Negotiations With IRS
In 1991 Miscavige, together with Marty Rathbun, visited IRS headquarters to arrange a meeting with Commissioner Fred T. Goldberg, Jr.. For more than two decades, the IRS had refused to recognize Scientology as a nonprofit charitable organization, a status granted to most established religious organizations. Prior to this meeting, Scientology had filed more than fifty lawsuits against the IRS and, according to the New York Times, "Scientology's lawyers hired private investigators to dig into the private lives of I.R.S. officials and to conduct surveillance operations to uncover potential vulnerabilities... taken documents from an I.R.S. conference and sent them to church officials and created a phony news bureau in Washington to gather information on church critics. The church also financed an organization of I.R.S. whistle-blowers that attacked the agency publicly." At the meeting with Commissioner Goldberg, Miscavige offered to cease Scientology's suits against the I.R.S. in exchange for tax exemptions. This led to a two-year negotiating process, in which IRS tax analysts were ordered to ignore the substantive issues because the issues had been resolved prior to review. Ultimately, the church was granted recognition as a nonprofit religious or charitable organization in the U.S., which creates a tax exemption for the Church of Scientology International and its organizations, and tax deductions for those who contribute to their programs. Senior Scientology officials and the I.R.S later issued a statement that the ruling was based on a two-year inquiry and voluminous documents that showed the church was qualified for the exemptions.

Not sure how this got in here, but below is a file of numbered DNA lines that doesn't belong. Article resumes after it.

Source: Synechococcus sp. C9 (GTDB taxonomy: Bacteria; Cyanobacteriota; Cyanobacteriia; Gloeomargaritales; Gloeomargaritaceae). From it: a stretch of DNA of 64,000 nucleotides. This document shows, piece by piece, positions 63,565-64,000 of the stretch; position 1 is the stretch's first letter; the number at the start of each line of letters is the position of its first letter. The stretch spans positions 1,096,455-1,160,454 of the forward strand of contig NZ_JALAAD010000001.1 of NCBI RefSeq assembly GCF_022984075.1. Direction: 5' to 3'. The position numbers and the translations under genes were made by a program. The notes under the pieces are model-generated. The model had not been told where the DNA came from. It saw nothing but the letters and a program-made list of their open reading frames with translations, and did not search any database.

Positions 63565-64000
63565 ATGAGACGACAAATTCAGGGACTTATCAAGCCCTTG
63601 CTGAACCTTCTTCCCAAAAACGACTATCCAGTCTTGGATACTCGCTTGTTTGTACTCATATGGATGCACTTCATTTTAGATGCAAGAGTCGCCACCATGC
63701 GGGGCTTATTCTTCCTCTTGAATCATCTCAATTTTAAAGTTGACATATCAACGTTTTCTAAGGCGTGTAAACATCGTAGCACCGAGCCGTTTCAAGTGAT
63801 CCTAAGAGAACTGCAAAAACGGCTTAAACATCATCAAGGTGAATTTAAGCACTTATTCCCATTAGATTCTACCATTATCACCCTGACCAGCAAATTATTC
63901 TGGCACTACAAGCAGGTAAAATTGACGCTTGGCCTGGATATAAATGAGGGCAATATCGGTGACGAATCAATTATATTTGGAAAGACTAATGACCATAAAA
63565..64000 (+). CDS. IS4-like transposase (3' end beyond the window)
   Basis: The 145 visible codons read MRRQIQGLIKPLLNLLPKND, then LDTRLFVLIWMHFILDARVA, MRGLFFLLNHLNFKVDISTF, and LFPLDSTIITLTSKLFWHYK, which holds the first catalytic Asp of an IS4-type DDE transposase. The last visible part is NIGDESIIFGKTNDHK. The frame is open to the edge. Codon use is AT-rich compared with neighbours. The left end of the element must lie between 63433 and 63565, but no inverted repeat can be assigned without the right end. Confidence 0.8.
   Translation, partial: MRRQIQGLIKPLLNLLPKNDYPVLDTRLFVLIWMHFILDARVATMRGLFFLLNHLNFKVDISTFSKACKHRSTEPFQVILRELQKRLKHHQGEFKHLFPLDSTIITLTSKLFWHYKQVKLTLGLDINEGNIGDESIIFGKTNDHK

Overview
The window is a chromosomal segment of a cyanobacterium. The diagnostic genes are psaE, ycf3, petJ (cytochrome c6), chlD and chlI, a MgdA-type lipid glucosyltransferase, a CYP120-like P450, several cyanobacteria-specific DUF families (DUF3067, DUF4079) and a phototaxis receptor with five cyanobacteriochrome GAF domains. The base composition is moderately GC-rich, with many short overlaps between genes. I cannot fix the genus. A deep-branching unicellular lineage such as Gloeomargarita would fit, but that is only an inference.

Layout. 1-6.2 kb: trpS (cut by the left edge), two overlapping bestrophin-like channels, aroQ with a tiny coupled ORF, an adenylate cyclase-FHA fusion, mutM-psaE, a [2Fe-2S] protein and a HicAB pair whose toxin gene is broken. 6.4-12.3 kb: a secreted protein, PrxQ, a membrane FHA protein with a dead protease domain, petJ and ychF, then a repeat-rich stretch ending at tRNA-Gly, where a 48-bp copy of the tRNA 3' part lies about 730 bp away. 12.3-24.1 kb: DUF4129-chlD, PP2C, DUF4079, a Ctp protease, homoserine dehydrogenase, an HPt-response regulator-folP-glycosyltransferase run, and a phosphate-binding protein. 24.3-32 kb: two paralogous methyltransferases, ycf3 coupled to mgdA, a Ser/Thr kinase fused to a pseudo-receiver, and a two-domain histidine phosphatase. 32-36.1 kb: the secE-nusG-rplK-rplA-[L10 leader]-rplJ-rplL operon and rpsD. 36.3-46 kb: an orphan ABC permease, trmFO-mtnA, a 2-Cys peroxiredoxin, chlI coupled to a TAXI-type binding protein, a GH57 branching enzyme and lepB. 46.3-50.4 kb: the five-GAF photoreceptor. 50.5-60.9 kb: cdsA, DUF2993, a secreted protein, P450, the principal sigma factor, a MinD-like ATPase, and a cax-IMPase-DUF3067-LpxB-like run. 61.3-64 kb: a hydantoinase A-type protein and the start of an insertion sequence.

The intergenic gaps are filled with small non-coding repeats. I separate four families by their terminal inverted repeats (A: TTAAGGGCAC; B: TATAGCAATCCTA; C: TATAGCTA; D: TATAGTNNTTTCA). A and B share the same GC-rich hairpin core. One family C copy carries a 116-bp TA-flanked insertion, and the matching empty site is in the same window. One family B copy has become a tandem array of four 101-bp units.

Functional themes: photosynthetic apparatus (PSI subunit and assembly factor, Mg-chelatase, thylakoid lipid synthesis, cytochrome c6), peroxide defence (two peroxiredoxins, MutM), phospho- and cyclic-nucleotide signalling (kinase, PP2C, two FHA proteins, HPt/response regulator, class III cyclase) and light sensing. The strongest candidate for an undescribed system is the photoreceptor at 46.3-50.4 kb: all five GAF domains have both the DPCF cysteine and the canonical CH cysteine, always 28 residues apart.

To announce the settlement with the IRS, Miscavige gathered a reported 10,000 members of Scientology in the Los Angeles Sports Arena, where he delivered a two-and-a-half-hour address and proclaimed, "The war is over!". The crowd gave Miscavige an ovation that lasted more than ten minutes.
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